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Courtesy of Williamson Williamson


Through the Abbey Gardens initiative, the design team is working with a group of concerned residents who have accepted the challenge to work together to make Haliburton County a hub of environmental initiatives and provide a demonstration of what a community can do in response to the challenges of climate change, carbon reduction and greening. Abbey Gardens is the master-plan proposal for a prototypical community village. The project aims to revisit food as the natural binding social agent towards building naturally sustainable communities whose foundation would be a long-term framework for sharing food and ideas. (…)

Abbey Gardens is a reclamation project, an opportunity to reuse what may otherwise be leftover “carcass” land while rekindling a community and launching a vibrant social enterprise. The initial built project would begin with a series of greenhouses, then later flanked with a low-level armature housing a visitors’ centre, gallery spaces and a restaurant which would provide chef training and menu-tasting of local foods. This area would also host conferences and lectures, known as “Thought for Food,” aiming to appeal to the emerging breadth of people who find food to be central to their disciplines and/or interests. (…)

The Food Spire would be the repository for all resources and ideas in the form of traditional library-format stacks but also open-source media storage and retrieval. The uppermost floor is equipped with a dining hall and test kitchen for conferences, workshops and small-format lectures, dovetailed with a lookout towards the surrounding lakes. It will also provide an observation laboratory in which to survey growth patterns, wind and climatological conditions over time and calibrated for the possibility of sharing data across similar points throughout the region. (…)

An ambitious examination of the interrelationship between community, food production, and the architecture that might enable intensive agricultural production. (…) The commitment to a social ecology here is strengthened by the architectural response to program and site, linking the place and its users to the broader region and its community. The inherent suggestion that shelter, like food, is a natural adhesive for community positions the architecture as a fundamental maker not of form, but of people, their values, and the manner in which they commit to the places they inhabit. The successful investment that architecture makes here is not simply a promotion of values but rather, it is the actual commitment the project makes to sustaining the emergence of a local quality of life. [1]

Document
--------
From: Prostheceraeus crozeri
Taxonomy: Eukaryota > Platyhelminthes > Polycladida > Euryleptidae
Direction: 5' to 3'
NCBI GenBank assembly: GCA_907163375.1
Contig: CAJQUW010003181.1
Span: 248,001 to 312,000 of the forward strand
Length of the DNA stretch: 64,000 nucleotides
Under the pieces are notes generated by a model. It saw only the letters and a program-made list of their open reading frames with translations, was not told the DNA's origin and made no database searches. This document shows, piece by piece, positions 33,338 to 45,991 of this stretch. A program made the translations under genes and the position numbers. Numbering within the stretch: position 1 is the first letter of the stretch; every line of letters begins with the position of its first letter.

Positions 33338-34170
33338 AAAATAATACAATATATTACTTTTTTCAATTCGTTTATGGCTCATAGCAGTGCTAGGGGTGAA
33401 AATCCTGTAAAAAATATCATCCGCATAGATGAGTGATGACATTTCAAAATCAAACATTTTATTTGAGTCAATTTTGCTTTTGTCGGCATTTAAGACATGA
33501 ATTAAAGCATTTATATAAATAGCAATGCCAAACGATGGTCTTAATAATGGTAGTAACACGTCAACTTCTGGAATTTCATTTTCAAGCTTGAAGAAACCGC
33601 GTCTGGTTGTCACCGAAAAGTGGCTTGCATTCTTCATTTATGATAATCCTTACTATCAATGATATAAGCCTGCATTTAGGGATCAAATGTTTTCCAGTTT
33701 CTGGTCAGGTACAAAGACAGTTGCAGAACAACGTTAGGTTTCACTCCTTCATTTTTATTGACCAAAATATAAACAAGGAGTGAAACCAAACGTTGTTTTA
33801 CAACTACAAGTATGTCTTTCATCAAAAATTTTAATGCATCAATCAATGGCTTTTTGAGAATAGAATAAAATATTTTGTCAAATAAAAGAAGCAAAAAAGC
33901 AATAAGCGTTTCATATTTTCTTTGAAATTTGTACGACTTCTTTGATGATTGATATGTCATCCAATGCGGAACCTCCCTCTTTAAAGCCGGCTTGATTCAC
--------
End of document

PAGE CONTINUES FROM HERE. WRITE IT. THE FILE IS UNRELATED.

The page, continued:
[1]      “Abbey Gardens.” Canadian Architect, November 30, 2011. https://www.canadianarchitect.com/abbey-gardens/.


Additional information:

“Abbey Gardens Receives a 2011 Canadian Architect Award of Excellence.” WILLIAMSON WILLIAMSON, March 18, 2021. https://www.williamsonwilliamson.com/arch/6722/abbey-gardens-receives-2011-canadian-architect-award-of-excellence/.


“Abbey Gardens.” Abbey Gardens, June 29, 2021. https://abbeygardens.ca/.


“Abbey Gardens.” WILLIAMSON WILLIAMSON, March 12, 2021. https://www.williamsonwilliamson.com/arch/projects/abbey-gardens/.


Bozikovic, Alex. “NO Mean CITY: ABBEY Gardens by WILLIAMSON Chong Architects.” Spacing Toronto, January 23, 2012. http://spacing.ca/toronto/2012/01/23/no-mean-city-abbey-gardens-by-williamson-chong-architects/.


Abbey Gardens: Our Story. YouTube. YouTube, 2016. https://www.youtube.com/watch?v=6p7LyVVLDNo.


Project Title: Abbey Gardens
Artists: Williamson Williamson
Year: 2011 (ongoing)

Place: Algonquin Highlands, Ontario

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